By Lt. Anne Newton
July 14, 2020
In recent years the U.S. Coast Guard has identified an increasing trend in the use of cellular phones by the maritime public when communicating distress. In 2018, leadership in the Office of Search and Rescue (SAR) at Coast Guard Headquarters asked the Research and Development Center (RDC) to investigate available technologies that could assist Coast Guard responders in adapting to this trend by leveraging the cellphone’s internal GPS. The RDC, located in New London, Conn., has been serving the Coast Guard for nearly 50 years through research, testing and evaluation of various technologies across all 11 missions. During market research for this project in 2019, the RDC investigated an emerging technology called i911 created by Chris Bennett, the founder of Callyo.
i911 is offered as a free service to first responders and provides fast, accurate cellphone location information. It pairs consumer smartphone technology with a simple web-based interface to locate mariners for search and rescue mission controllers in Coast Guard Command Centers. The distressed boater does not need to download a mobile application or be registered to enable this locator capability. However, this tool only works with more modern cellphones that are equipped with an internal GPS, and may not work on all cellphone types. i911 has been optimized to work in areas where there is very limited cellphone coverage and in most cases gives position data accurate within a few meters every few seconds. Depending on cellphone service i911 can determine locations of distressed mariners up to 15-20 nautical miles offshore. A recent study by the RDC looked at search and rescue cases in the United States over the past five years and found that nearly 90% of all cases were no more than 20 nautical miles offshore.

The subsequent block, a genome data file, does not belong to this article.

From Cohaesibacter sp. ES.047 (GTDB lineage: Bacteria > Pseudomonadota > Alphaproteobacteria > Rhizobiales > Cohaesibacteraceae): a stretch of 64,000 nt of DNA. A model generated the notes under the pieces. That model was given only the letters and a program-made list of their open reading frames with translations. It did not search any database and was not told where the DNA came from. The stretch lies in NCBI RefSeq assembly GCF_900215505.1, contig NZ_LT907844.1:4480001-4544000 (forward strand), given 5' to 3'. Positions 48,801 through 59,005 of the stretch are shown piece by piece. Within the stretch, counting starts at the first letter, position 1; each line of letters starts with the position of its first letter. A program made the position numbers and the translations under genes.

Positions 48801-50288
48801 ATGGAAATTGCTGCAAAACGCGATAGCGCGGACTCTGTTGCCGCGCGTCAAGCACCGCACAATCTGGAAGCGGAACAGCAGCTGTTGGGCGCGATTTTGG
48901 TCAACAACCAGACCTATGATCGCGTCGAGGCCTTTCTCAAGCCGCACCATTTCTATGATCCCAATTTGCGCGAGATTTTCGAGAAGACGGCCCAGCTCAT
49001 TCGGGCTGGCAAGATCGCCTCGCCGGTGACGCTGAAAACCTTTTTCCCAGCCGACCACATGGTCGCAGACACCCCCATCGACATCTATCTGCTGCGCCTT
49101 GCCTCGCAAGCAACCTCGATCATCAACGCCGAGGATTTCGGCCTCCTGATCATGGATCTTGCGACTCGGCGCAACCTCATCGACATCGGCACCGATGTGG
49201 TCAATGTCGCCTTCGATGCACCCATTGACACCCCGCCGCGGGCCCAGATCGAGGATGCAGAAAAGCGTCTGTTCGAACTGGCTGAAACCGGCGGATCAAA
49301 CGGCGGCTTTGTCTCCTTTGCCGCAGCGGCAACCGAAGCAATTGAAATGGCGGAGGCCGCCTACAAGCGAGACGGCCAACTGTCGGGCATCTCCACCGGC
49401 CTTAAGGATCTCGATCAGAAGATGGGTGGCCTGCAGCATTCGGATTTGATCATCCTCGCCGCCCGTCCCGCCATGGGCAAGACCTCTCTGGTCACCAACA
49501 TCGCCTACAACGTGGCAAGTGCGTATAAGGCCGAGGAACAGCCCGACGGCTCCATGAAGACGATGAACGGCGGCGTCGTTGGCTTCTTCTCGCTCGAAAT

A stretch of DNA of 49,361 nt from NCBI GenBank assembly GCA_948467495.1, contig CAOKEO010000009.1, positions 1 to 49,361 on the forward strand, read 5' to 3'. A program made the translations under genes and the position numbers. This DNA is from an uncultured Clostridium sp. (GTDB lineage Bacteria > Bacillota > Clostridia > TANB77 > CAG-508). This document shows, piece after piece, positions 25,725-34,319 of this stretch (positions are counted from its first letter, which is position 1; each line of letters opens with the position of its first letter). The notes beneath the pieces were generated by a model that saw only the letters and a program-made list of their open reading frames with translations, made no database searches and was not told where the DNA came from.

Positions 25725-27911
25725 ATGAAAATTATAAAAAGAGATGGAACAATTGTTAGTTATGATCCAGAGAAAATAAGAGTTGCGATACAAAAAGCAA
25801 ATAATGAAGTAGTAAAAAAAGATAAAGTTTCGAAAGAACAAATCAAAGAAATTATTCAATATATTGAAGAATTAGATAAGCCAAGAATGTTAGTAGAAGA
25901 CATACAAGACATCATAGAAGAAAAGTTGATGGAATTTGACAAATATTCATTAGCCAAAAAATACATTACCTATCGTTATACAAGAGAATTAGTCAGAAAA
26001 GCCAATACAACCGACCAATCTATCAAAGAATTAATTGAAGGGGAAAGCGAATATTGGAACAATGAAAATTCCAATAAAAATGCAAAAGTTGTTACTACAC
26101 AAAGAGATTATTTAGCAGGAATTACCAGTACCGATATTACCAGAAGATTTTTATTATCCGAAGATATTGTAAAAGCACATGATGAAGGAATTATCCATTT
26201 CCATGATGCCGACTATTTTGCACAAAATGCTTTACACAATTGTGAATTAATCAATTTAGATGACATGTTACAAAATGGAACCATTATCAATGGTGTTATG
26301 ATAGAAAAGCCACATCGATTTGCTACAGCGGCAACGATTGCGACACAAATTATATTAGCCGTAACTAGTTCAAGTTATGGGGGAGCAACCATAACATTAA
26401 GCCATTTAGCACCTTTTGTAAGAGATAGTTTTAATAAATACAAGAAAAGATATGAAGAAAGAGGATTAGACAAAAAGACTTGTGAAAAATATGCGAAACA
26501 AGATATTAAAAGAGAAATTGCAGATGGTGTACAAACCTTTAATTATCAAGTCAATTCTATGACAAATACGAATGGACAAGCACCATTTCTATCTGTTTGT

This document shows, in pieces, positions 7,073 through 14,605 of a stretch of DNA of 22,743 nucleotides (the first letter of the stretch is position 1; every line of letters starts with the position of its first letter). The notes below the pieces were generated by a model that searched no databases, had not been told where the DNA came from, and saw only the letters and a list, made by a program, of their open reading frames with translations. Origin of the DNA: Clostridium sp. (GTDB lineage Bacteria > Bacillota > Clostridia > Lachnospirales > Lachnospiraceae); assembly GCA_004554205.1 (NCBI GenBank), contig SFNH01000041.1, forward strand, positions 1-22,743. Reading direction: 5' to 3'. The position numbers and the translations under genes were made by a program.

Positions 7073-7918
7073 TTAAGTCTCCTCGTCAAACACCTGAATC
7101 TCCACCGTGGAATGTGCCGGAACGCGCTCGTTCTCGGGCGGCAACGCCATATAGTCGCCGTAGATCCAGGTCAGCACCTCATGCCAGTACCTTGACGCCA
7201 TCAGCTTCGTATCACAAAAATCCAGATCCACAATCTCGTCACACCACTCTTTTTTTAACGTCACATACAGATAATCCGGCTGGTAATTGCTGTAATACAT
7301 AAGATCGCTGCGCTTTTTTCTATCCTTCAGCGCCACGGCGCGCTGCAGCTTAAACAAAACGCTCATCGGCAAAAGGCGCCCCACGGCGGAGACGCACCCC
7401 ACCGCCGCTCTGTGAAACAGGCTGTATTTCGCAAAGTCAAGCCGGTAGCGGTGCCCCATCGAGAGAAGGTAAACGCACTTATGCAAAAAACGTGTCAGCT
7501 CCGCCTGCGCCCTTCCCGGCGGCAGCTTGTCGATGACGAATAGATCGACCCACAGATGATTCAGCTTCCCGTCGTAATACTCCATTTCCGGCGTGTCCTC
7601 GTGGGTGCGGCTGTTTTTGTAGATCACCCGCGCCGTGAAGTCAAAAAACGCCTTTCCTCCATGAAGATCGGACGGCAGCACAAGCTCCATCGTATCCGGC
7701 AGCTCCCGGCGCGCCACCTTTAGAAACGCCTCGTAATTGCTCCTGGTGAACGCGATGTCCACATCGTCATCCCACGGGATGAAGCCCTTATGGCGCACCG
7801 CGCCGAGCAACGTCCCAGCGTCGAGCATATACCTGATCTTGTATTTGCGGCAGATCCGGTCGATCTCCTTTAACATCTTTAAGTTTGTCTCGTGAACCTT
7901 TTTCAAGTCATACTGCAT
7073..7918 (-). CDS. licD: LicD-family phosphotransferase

Recognizing the possibilities for i911 to support Coast Guard SAR missions, the RDC entered a Cooperative Research and Development Agreement (CRADA) with Callyo in summer 2019. As part of the CRADA, the RDC and Callyo worked together to customize some of the features of i911 to optimize use by the watchstanders in the Coast Guard Command Centers. The RDC led an i911 pilot test throughout the Coast Guard’s First District, which covers the northeastern U.S. from Northern New Jersey to Maine. The pilot lasted six months and was an instant success. Within a few days of having i911, Sector Long Island Sound in New Haven, Conn., used it on a search and rescue case involving three people on a 12-foot inflatable dinghy that was blown out to sea by a storm. Using i911, the command center received the dinghy’s position within seconds, and the location proved to be accurate to within a few meters. Rescue crews were able to get to the distressed mariners much faster than they would have without use of the technology.
The research went operational March 26, 2020, when the Coast Guard authorized all command centers across the United States to use i911 to help determine the location of distressed mariners. Command center watch standers expressed excitement at how easy it was to use and, even more importantly, how accurate it was. Lt. Cmdr. Adriana Gaenzle, chief of the command center at Sector Anchorage, said, “It’s awesome to see innovative ways to incorporate new technology into our abilities to prosecute SAR.” This Coast Guard roll-out came just in time for the upcoming 2020 summer boating season. Boaters are reminded that the Coast Guard recommends using the VHF radio if possible as this is still considered the most reliable means of communication for mariners in distress.
Lt. Anne Newton is Project Manager, C5I Branch, USCG Research and Development Center.